Book: “Lady Killer: Vol.2” by Joëlle Jones
Publishing Info: Dark Horse Comics, May 2017
Where Did I Get This Book: The library!
Book Description: The killer housewife is back! The Schuller family has moved to Cocoa Beach, Florida, where life carries on as usual. Josie continues to juggle Tupperware parties, her kids, and a few human heads. However, when someone from her past tails her on a hit, she may be in for more than she bargained for.
“Lady Killer is worth its weight in gold for the art alone, but the enigmatic Josie Schuller is the real appeal.”—Newsarama
“A level of violence that can only be described as Mad Men’s Betty Draper meets Dexter.”—Comic Book Resources
Review: Given that I enjoyed the first volume of “Lady Killer” by Joëlle Jones, it was a long and difficult wait for “Volume 2” to finally come out. Assassin Housewife Josie Schuller was a character that went above and beyond my expectations in the initial tale, an archetype that could have easily fallen into sex kitten kitsch lie so many other ‘badass’ women before her (Harley Quinn, anyone?). But the strength of her character lies within her complexity, and her multifaceted life and personality makes her an intriguing and fascinating protagonist, and I was excited to see where the choices she made in the previous book took her.
When we left Josie she had broken ties from the group that hired her on as an assassin. In a rather, uh, flamboyant way. Now she and her family (consisting of her husband Gene, her twin daughters Jane and Jessica, and her suspicious mother in law Mrs. Schuller) has moved to Florida, and Josie is working as a free agent assassin as well as maintaining the role of a perfect homemaker. By day she throws cocktail parties and barbecues, by night she’s killing targets. The duality of an ideal 1960s housewife and a cold blooded killer is both hysterical, but a bit barbed as well. Even hit women need to juggle it all, and have certain facades to maintain just as many women today feel a need to do so. I love seeing Josie interact with both her targets and her family. Her love and devotion to Gene is lovely to see (especially since he’s so clueless about who she is and what she is capable of), and little interactions with her daughters shows the fierce love she has for them and keeping them safe, be it from physical dangers or loutish, inappropriate men and their ‘humor’.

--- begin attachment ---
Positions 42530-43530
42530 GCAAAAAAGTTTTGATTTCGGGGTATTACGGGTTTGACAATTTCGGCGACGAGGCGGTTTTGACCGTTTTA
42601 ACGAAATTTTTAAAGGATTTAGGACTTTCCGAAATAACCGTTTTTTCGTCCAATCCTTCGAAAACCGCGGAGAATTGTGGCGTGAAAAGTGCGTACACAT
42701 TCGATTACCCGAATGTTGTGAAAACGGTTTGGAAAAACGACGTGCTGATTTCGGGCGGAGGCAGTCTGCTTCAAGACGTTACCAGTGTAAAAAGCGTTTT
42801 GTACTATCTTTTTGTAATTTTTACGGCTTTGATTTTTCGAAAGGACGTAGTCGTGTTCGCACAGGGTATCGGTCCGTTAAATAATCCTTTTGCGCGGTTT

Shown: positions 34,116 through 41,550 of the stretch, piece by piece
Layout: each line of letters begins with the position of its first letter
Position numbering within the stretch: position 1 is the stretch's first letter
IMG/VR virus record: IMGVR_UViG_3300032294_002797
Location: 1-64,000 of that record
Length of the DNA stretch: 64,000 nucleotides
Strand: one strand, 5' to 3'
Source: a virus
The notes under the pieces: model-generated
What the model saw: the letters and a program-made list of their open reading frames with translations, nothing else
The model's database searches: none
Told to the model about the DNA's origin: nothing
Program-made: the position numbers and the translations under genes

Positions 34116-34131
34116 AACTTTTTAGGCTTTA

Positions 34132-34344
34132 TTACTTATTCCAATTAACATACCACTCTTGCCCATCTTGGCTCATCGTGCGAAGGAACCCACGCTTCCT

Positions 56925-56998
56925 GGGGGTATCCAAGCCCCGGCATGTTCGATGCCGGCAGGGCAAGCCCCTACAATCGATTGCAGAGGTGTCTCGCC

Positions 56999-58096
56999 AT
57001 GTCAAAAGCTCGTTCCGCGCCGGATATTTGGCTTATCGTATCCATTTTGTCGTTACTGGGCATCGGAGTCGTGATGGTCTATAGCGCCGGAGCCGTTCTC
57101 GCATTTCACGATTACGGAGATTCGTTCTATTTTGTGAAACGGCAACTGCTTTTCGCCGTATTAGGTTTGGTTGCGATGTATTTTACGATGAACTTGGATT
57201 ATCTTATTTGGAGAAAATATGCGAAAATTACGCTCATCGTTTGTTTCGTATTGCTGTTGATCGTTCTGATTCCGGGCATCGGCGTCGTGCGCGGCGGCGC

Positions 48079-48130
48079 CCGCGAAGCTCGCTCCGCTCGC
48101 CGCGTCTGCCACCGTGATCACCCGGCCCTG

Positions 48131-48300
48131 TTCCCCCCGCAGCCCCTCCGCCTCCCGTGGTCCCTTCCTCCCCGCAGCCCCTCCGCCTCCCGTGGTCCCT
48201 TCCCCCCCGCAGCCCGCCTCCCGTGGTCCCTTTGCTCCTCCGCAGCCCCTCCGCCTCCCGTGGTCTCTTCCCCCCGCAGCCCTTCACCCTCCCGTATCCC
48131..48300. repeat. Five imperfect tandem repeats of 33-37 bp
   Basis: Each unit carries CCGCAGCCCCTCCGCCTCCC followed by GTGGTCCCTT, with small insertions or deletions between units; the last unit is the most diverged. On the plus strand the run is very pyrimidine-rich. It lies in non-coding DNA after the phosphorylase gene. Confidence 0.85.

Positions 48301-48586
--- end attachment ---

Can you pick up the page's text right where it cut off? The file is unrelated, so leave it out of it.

One of the realities of Josie’s new life, however, is that by working solo she doesn’t have the support she had in the past, which makes flying under the radar more difficult. It was one thing to take out a target and have others there to clean up for you; it’s quite another to have to deal with it yourself, especially if you are a petite lady. I like that Jones was realistic in that Josie, capable assassin or not, struggled with body disposal and clean up, and had to turn to a shady character from the past, Irving, to help her with it all, as well as finding herself approached by another group that may want to strike a partnership. I like that Josie is frustrated that she needs help, and wants to continue her career on her own terms. But of course, with everyone having ulterior motives and underestimating the excellence that is Josie Schuller, nothing can come easy, and she finds herself the victim of the toxic assumptions that even though she’s a trained killer, ultimately she’s a woman, and therefore exploitable. The themes are evergreen, aren’t they?